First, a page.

One of the best journalists to write about the match was Geoffrey Green of The Times . He famously described England as “strangers in a strange world.” His description of one of Puskás’ goals has passed into legend. It is, in fact, the goal that I described above:

“Centre half Billy Wright rushed across to tackle him, but Puskás pulled the ball out of his path as the defender barged past like a fire engine going to the wrong fire”.

The following year, 1954, foolish England went to Budapest to see if they could repeat Hungary’s shock victory. In fact, they lost by 7-1, still now their biggest defeat. Puskás only scored two. “They were such a wonderful side” said Sir Tom Finney who played in the match.

Let’s finish by torturing myself. Here’s the ticket to the game I bought 60 years too late. Alas, the old Wembley has now been demolished and you would struggle to find the South Terrace seating, let alone Row 3 Seat 41. But that doesn’t stop this ticket being the best 10/6 you could have spent in the history of sport:

One final point I would like to make is that I had a minor operation on my hand recently and for that reason I will not be able to reply to any of your comments in the immediate future. If you do want to make a comment, by all means please do so, but I will not be able to write any replies until after December 6th as a minimum. After this date, with luck, I should be back in business.

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A Good Man doesn’t Stand By (2)

In the late spring of 1934, just as Hitler was consolidating his Nazi hold on the German state, Derby County toured Nazi Germany for a series of friendly matches.  At the time, two years before the Berlin Olympics, many Britons were still blissfully unaware of the political turmoil unfolding in central Europe, and the frightening rise of the Nazi Party and their shamelessly racist attitudes.
The Derby contingent took a train to Dover and then a cross-Channel steamer to Ostend. They dutifully practiced their Seig Heiling and their Heil Hitlering on the boat:

derby practice

They eventually reached the German border to find the swastika emblem flying everywhere they looked:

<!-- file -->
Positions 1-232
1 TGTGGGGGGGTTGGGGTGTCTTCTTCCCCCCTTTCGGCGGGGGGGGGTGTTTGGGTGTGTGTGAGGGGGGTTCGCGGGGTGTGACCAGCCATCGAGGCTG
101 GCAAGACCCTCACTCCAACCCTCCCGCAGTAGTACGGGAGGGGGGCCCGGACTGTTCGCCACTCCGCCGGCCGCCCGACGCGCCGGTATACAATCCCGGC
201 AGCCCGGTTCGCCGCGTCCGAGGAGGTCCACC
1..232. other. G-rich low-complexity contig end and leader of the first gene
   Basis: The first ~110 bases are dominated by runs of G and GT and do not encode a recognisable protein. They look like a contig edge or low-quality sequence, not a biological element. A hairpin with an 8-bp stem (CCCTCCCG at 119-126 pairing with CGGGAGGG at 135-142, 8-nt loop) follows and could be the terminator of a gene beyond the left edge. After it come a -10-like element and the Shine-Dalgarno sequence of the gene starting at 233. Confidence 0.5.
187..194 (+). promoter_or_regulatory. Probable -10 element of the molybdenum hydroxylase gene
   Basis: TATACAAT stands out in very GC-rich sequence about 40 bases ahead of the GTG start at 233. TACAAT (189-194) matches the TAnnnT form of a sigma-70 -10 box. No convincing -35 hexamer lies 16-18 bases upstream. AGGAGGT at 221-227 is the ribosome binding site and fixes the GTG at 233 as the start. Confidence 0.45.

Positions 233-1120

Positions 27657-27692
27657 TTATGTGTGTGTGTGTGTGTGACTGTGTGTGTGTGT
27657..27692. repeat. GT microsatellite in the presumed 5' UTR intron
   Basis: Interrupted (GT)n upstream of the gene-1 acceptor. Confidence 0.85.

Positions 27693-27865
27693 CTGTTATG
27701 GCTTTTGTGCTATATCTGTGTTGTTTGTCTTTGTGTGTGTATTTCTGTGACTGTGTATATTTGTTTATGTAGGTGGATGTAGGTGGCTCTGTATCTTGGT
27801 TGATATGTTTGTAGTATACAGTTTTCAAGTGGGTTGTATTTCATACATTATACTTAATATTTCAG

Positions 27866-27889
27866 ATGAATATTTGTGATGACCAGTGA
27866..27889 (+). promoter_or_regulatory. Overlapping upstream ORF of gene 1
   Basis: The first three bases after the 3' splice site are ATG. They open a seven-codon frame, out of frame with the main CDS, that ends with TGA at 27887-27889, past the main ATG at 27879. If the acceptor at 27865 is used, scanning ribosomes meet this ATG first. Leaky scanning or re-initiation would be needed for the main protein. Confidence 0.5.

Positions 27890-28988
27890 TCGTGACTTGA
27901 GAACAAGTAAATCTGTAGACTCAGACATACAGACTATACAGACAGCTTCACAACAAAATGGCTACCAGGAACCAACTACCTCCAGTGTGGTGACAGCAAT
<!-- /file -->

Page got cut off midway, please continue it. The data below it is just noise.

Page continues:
LandmesserIreneBaby

The Germans, to a man, worshipped Adolf Hitler. He couldn’t even go out for a football paper on a Saturday night without bringing the place to a complete standstill:

hitler

The four matches which Derby played were all against teams designated as a “German XI”. The Rams lost their first match by 5-2 in Frankfurt but then drew 1-1 in Dortmund. Here are Derby running out at the start of the game. Some of those Hitler salutes could take your eye out if you weren’t ready for them:

running out

Here is a scene thought to be from that game:

derby at playxxxxxxxxxxxxxxxxxxxxxxxxxxxxxxx

Derby lost by 5-0 in Cologne. We have a picture of the team going for a run to warm up before the match:

waltstadionframnforut

After two defeats at the hands of the Master Race, Derby triumphed in their last game in Dusseldorf by 1-0.

Here is the start of that game:

start of gameccccccccccccccccccccccccccc

On the advice of the Foreign Office, to please Adolf Hitler, all the Derby players had been instructed to give the Nazi salute, with right arms outstretched, just before the start of every single game.

Before his death, at the age of 83 in 1989, Rams full-back George Collin, who was the captain of the Derby County team for the second half of the tour, when full back Tommy Cooper left the party to play for England, recalled how:

“We told the manager, George Jobey, that we didn’t want to do it. He spoke with the directors, but they said that the British ambassador insisted we must.

“He said that the Foreign Office were afraid of causing an international incident if we refused. It would be a snub to Hitler at a time when international relations were so delicate.

“So we did as we were told. All except our goalkeeper, Jack Kirby, that is.”

jfk0072208206

Jack Kirby was from old South Derbyshire mining stock and he was adamant that when the players were asked to perform the Nazi salute, he, quite simply, would not do it:

“When the time came, he just kept his arm down and almost turned his back on the dignitaries. At the time nobody really noticed and nothing was said. It was only years later, with hindsight, that we can see what he is doing on the photograph. He is a lot better known for it now.”

There is, in actual fact, a famous photograph taken just before one of the matches which proves this very point. Jack Kirby, looks down the Derby County line up with utter disdain. His hands are firmly by his sides, and he looks rather embarrassed. He clearly does not know where to put himself, as he waits for the imminent start of the match. His ten white shirted colleagues all duly salute the Führer.

So Hitler went unheiled by at least one Englishman. And at least one Seig would remain equally unheiled:

enlarge thisxxxxxxxxxxxxxxxxxxxxxxxxxxxxxxx

And here is Jack the Hero anti-Nazi Fighter in close up:

derby nazi closer

Jack Kirby may have been a rather lackadaisical character to be the goalkeeper of a top First Division team, but he was not slow to stand out from the rest. He was not slow to make sure that he would not be the good man who did nothing and let evil prosper. He refused adamantly to kowtow to the Fascist bully-boys:

sa
Jack Kirby left Derby County in August 1938 he became player-manager of Folkestone Town, a position he held until August 1939. And then war broke out.

And million upon million of innocent people were slaughtered. Many of them children. How different it might have been if one or two people with real power had done something when they had the chance and not just stood idly by, giving evil the chance to prosper.

Never again.